Only 40 years ago, China was an agricultural nation, and yet in what seems like no time at all they have become the world’s second largest economy – second only to the US. How is this possible? I have drawn the comparison both on About Money and on my blog about the methods China has used to burst into heavy industry and those Louis XIV and John Baptist-Colbert employed in 17th century France. In fact, there are many, many parallels that help us understand why China is where it is today. Like France in 1661, China’s economy was agricultural and found it difficult to compete on the world market. Both…

  • Return on Investment

    Conferences and Comparative Money Making

    Every year, I go to several investor conferences with 2,000 to 3,000 of my closest friends. Each conference has companies who underwrite part of the cost by taking the opportunity to hawk their products at exhibitor booths. I am always attracted to the trading booths with their elaborate displays – multiple computer screens displaying the latest technical analysis of stocks and markets, the latest prices, and charts with all the most sophisticated analytical tools. There are the stochastic charts, the candlestick trend lines, the moving averages, and on and on. Surrounding the screens are the testimonials of who have made money using the tools and programs the vendors are showcasing.…

  • 401ks,  Current Events,  Return on Investment

    Lessons Investment Advisers Need to Learn from Robo-Advisers

    On May 1st, 1975 the government deregulated fixed commissions in the brokerage industry. At the time, I don’t believe many in the industry would have said this would make any great impact on revenues, and history shows most chose to carry on with the status quo. Few stock brokers (that was the title financial advisers used back then) felt there would be much change in their business. One man did see an opportunity, though, and moved to found a firm that charged significantly less in transaction fees. That man, of course was Charles Schwab, who would build a significant and competitive that would capture one-third of portfolios by 1999. I…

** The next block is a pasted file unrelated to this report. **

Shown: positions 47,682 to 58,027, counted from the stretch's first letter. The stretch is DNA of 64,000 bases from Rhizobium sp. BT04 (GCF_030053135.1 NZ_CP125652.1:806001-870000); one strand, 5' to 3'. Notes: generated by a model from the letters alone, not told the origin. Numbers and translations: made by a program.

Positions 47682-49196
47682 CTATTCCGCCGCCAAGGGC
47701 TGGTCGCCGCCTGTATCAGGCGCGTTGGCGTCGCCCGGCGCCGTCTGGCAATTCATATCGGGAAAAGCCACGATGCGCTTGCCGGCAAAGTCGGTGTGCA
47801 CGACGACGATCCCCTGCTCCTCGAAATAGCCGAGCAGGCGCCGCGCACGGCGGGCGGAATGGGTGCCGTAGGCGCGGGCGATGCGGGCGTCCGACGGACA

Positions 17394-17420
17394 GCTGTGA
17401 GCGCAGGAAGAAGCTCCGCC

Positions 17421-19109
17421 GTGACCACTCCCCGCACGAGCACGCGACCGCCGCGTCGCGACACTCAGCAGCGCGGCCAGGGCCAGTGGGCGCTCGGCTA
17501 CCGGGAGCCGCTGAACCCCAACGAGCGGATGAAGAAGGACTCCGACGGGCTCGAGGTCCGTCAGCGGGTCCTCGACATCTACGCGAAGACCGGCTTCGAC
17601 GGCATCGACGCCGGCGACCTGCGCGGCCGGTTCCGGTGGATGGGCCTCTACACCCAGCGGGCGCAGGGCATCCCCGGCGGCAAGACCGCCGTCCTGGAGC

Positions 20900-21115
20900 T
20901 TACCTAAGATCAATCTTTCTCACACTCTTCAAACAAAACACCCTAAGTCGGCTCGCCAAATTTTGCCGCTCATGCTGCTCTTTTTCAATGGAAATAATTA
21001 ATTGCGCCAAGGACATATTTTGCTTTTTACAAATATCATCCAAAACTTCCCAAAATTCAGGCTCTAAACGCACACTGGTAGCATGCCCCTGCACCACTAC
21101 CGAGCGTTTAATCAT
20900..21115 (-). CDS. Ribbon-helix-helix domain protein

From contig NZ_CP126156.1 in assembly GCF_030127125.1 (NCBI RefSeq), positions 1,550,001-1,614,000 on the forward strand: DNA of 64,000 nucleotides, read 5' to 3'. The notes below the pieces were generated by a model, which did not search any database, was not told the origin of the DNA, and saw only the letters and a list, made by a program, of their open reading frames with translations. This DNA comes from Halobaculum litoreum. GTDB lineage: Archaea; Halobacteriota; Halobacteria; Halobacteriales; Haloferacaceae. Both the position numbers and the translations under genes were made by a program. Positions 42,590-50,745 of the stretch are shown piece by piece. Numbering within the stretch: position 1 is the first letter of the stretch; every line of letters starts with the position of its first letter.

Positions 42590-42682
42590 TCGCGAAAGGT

• 401ks

    We’re Getting Old

    In 1965, a Frenchman by the name of Andre-Francois Raffray thought he had made a very good deal; he had purchased an apartment from an elderly widow for about $500 a month. Up until 1975, France had no form of Social Security, and retired individuals had to rely on their savings and a process called En Viager. En Viager allowed a younger person to purchase a home in monthly increments paid until the death of the current resident. Mr. Raffray offered the 90-year-old Jeanne Louise Calment $500 each month in exchange for her apartment, which was worth about $90,000 in ’65. Unfortunately for Mr. Raffray, Ms. Calment lived to be…

  • Mile High View

    Climate Change and Energy Consumption

    Watching the reports on Irma and Harvey, rubbing my eyes from the haze that covered much of Seattle, and having the wettest winter in Seattle’s recorded history to this summer’s longest period without rain all feels like climate change to me. Yet we seem to be plunging forward into a future which will require more natural resources and more energy than ever. I am an optimist, and am confident that we will solve the problem – we will find a way to produce more energy with less damage to the climate. There will be investment opportunities on both sides (energy needs and climate change), and that is what I wanted…